Remind Me What Your Name Is: Why College Instructors Should Learn Student Names

Nontraditional Learning
Online LearningStudent Success

Article Summary

  • Update your roster with students' characteristics you can remember, like, "Josh: black-framed glasses" |Call roll at the start of each class|Ask for name preference/pronunciation|Ask students for headshots, and attach them to assignments as a reminder|Hand back assignments personally
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Janet Mizrahi is a continuing lecturer of professional writing at the University of California, Santa Barbara. She is also an author at BizCommBuzz.


My campus is on the quarter system, and after teaching 10 classes a year for 20 years with an average of 22 students per class, I’m afraid to do the math.

The reality is, the longer I teach, the harder it is to remember student names. I only meet with my learners twice a week for 75 minutes, and it seems that by the time I learn a handful of names, the quarter is over, and I’m back to square one.

But learn them I must.

Research shows that when an instructor knows names, students feel more invested in a class and are more likely to seek help when they need it.

Likewise, learning names makes students feel the teacher is invested in their learning and cares about their success; it’s also considered an inclusivity best practice for the classroom.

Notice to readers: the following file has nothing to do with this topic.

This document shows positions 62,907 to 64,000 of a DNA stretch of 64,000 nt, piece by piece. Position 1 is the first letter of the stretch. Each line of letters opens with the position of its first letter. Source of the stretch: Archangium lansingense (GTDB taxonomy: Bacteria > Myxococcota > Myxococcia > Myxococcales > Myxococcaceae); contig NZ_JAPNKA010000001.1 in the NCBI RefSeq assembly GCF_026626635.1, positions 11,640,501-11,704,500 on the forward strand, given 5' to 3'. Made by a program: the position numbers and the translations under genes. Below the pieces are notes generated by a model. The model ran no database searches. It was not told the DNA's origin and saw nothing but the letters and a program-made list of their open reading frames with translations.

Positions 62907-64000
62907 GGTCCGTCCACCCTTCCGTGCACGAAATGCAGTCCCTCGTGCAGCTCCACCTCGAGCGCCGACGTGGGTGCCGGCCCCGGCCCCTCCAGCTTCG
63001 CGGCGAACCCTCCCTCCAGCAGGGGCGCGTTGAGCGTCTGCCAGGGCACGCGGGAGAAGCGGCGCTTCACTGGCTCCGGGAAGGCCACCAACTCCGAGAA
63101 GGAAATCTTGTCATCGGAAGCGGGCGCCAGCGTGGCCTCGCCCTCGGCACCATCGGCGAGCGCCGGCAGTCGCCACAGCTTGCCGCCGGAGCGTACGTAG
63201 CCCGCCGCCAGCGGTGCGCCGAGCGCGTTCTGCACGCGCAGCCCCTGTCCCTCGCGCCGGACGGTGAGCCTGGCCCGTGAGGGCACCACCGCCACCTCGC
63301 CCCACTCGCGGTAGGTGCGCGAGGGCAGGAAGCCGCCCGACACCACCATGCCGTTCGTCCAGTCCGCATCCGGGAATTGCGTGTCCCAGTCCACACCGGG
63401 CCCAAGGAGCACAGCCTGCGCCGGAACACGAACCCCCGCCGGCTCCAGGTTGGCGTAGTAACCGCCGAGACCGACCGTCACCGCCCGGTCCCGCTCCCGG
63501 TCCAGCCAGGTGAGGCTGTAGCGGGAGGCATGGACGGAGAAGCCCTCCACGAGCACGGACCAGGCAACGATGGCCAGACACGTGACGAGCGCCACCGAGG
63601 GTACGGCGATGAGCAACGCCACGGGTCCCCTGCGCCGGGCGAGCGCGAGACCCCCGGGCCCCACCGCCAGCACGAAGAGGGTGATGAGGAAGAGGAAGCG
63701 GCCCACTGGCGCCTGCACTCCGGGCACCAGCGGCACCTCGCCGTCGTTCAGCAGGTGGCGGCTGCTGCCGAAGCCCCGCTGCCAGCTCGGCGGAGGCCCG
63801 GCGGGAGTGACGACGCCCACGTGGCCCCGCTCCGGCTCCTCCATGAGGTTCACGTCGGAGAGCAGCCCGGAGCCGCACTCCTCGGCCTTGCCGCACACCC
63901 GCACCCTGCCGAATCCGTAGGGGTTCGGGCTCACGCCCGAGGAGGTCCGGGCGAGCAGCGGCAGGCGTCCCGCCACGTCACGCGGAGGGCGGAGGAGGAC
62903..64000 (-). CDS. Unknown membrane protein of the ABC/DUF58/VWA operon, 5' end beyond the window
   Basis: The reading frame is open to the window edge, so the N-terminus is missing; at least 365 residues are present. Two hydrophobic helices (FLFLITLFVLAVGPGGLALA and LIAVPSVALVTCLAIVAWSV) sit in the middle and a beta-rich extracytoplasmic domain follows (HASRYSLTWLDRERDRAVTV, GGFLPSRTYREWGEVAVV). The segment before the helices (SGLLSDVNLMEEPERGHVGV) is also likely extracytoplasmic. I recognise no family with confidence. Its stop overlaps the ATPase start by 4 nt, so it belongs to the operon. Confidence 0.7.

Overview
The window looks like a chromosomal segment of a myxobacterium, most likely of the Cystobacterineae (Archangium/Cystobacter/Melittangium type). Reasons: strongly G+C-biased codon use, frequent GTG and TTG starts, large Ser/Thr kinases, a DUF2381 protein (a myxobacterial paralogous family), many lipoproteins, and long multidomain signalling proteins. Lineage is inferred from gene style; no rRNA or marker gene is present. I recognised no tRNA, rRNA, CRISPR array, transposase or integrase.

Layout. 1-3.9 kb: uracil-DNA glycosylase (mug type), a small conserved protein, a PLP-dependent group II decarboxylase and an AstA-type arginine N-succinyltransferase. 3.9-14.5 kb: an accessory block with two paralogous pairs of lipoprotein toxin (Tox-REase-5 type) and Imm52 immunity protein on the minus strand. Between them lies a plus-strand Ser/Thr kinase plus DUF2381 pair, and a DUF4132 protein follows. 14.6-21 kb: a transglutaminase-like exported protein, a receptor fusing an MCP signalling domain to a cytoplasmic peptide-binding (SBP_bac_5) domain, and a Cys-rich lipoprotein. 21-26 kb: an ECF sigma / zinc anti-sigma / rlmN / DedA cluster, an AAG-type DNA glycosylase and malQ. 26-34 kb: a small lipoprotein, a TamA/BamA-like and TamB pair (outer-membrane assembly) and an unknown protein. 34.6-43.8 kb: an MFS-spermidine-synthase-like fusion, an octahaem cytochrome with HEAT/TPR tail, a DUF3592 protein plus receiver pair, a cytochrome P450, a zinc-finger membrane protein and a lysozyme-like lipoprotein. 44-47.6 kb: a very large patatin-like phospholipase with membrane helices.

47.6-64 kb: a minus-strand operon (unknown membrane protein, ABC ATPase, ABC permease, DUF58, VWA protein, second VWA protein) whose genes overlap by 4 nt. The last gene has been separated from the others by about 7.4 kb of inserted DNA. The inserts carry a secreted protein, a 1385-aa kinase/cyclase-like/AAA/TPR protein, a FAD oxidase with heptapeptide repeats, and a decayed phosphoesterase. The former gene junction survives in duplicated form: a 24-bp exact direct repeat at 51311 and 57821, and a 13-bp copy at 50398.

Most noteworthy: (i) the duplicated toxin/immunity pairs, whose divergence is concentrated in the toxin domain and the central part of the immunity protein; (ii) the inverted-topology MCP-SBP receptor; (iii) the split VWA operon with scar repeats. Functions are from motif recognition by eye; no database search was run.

My failure to recognize my students had become embarrassing, so last quarter I took action. I began by going over the roster before the term began to familiarize myself with my new students’ names and practice pronunciation. The first day I gave students a 5X8 index card, asked them to write their names on the front and back (so their classmates could also see) and tent the card on their desks.

It worked. Well, sort of. I found that half the students immediately lost the cards. Some of their printing was too small for me to see, and I had to remind them each session to put the cards out. I did, however, learn more names than I would have without them. This coming quarter, I plan to write their names myself and collect the cards to hand back as I take roll. I’m working on it.

But that’s just one method; below are some other approaches. The important thing to remember is to not give up. Learn a few names a day and try different methods until you find one that works for you.

More Strategies for Learning Students’ Names

  • Annotate rosters: Write down characteristics to help you remember who’s who; “Lindsay—red hair. Josh—black-framed glasses.” 
  • Call roll each session: This is another way to help associate names with faces.
  • Ask for name preference/pronunciation: As you call roll, ask students which name they prefer to go by and how to pronounce it. Write the name phonetically.
  • Use photos: Ask students for headshots and use them to make a seating or other chart that pairs names with faces.
  • Add photos to assignments: You can also have students include a small photo of themselves with their assignments.
  • Return assignments personally: As you do, make brief comments, such as “Nice job, Maria,” or “Come to my office hours so I can help, LeShawn.”
  • Use names you DO know: Even if you don’t know every student’s name, when you call any student by name, the class gets the feeling that they’re not anonymous.
  • Keep trying: Throughout the term, repeatedly ask students’ names (“Remind me of your name again”). When students come to your office, start by confirming their names.

Our classes are large, and our memories are small, but taking these steps can help you learn who’s who in your classes. Good luck!

Want to see additional tips from Janet on how to start the semester strong?